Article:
|— City —|
|City of Ozark|
|• Mayor||Bradley Jackson|
|• City Clerk||Chandra Hodges|
|• City Administrator||Stephen Childers|
|• Total||11.58 sq mi (29.99 km2)|
|• Land||11.52 sq mi (29.83 km2)|
|• Water||0.06 sq mi (0.16 km2)|
|Elevation||1,168 ft (356 m)|
|• Estimate (2019)||20,482|
|• Density||1,778.57/sq mi (686.72/km2)|
|Time zone||Central (CST) (UTC-6)|
|• Summer (DST)||CDT (UTC-5)|
|GNIS feature ID||0723933|
Ozark is a city in and the county seat of Christian County, Missouri. Its population was 21,284 as of the 2020 census. The 2019 population estimate was 20,482. Ozark is also the third largest city in the Springfield, Missouri Metropolitan Area, and is centered along a business loop of U.S. Route 65, where it intersects with Missouri Route 14.
The name Ozarks is believed to have begun sometime in the late 1700s or early 1800s from those living in the Arkansas area who were heading north and said they were going to the Ozarks.
The first settler to visit the area is believed to be Henry Schoolcraft, who arrived in 1818. During that time he studied extensively the geological makeup of the area and noted the high concentration of lead and zinc. Notably, in the Elk Valley area. Schoolcraft noted on the abundance of elk, bear and other wildlife in the area. This later became the area's hunting grounds, until the elk were hunted to extinction in the 1880s.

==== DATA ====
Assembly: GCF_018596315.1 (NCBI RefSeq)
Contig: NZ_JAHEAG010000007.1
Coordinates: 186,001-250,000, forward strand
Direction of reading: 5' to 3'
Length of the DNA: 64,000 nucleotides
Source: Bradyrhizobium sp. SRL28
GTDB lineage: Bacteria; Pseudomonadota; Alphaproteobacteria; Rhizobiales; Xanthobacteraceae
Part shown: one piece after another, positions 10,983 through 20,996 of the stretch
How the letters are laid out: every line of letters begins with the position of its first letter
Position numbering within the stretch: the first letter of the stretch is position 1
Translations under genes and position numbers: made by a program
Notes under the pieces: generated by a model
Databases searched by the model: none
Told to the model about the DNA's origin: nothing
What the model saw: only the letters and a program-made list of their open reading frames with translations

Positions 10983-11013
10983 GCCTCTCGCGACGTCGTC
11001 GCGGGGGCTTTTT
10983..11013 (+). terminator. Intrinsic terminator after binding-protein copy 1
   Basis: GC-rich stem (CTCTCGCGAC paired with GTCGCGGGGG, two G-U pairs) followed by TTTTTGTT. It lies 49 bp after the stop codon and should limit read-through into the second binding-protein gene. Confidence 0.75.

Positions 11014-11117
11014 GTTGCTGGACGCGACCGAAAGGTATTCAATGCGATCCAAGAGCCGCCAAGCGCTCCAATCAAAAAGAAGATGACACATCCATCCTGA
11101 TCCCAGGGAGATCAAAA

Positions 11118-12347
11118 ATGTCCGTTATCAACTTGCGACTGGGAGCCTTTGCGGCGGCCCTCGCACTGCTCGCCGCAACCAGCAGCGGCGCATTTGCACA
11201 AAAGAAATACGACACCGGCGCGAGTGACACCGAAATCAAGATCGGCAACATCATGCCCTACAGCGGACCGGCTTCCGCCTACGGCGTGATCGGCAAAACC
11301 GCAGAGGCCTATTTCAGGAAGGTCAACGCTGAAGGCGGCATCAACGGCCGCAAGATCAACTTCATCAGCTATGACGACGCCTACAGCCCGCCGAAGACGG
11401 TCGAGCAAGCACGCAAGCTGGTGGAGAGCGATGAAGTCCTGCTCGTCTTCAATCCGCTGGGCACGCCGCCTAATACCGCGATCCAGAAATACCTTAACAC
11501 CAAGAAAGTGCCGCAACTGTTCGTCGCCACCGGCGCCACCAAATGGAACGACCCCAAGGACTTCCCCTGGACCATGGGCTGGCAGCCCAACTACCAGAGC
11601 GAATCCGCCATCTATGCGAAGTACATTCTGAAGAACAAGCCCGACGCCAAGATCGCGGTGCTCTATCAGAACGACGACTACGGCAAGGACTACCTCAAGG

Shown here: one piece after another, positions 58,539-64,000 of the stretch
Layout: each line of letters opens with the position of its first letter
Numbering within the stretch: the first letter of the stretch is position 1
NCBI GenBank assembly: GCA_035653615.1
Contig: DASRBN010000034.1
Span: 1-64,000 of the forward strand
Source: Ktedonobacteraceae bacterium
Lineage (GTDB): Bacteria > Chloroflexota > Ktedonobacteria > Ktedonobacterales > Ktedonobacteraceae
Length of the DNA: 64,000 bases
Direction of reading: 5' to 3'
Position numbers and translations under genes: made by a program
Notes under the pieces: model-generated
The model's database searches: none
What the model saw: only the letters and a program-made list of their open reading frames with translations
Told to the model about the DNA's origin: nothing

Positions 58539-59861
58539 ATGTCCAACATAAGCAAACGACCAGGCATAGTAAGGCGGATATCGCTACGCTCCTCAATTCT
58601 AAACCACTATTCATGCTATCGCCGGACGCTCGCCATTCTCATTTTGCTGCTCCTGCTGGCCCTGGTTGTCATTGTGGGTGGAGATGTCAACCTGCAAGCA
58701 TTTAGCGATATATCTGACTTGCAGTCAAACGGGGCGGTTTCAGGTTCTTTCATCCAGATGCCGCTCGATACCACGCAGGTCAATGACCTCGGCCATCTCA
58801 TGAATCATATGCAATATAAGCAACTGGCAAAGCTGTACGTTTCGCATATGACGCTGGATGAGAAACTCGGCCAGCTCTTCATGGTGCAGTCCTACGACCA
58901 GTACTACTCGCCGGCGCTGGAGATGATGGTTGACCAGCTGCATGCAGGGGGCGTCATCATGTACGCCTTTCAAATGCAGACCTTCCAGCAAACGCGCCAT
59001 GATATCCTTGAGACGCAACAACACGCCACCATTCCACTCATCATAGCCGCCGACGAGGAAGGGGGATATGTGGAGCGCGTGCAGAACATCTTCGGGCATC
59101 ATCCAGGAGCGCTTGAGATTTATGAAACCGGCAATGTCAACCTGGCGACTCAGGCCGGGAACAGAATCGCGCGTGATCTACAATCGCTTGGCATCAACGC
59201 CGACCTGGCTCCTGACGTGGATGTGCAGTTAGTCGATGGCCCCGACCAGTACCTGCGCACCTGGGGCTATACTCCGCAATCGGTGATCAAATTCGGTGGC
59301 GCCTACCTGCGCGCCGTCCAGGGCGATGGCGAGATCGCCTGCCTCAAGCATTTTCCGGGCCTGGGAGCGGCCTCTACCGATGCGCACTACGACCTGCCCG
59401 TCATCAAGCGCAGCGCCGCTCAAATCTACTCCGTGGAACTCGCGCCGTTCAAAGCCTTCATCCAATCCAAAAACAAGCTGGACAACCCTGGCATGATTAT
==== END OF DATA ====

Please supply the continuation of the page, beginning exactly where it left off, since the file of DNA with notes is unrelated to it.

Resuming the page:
Ozark is located at  According to the United States Census Bureau, the city has a total area of 11.15 square miles (28.88 km2), of which 11.10 square miles (28.75 km2) is land and 0.05 square miles (0.13 km2) is water.(37.027111, −93.209572).
|U.S. Decennial Census|
In 2012, press reports described Ozark as the fastest-growing city in Missouri.
At the 2010 census there were 17,820 people, 6,603 households, and 4,689 families living in the city. The population density was 1,605.4 inhabitants per square mile (619.8 /km2). There were 7,311 housing units at an average density of 658.6 per square mile (254.3 /km2). The racial makeup of the city was 95.2% White, 0.8% African American, 0.5% Native American, 0.5% Asian, 0.1% Pacific Islander, 0.8% from other races, and 2.0% from two or more races. Hispanic or Latino of any race were 3.2%.
Of the 6,603 households 43.4% had children under the age of 18 living with them, 52.6% were married couples living together, 14.0% had a female householder with no husband present, 4.4% had a male householder with no wife present, and 29.0% were non-families. 23.1% of households were one person and 7.8% were one person aged 65 or older. The average household size was 2.65 and the average family size was 3.14.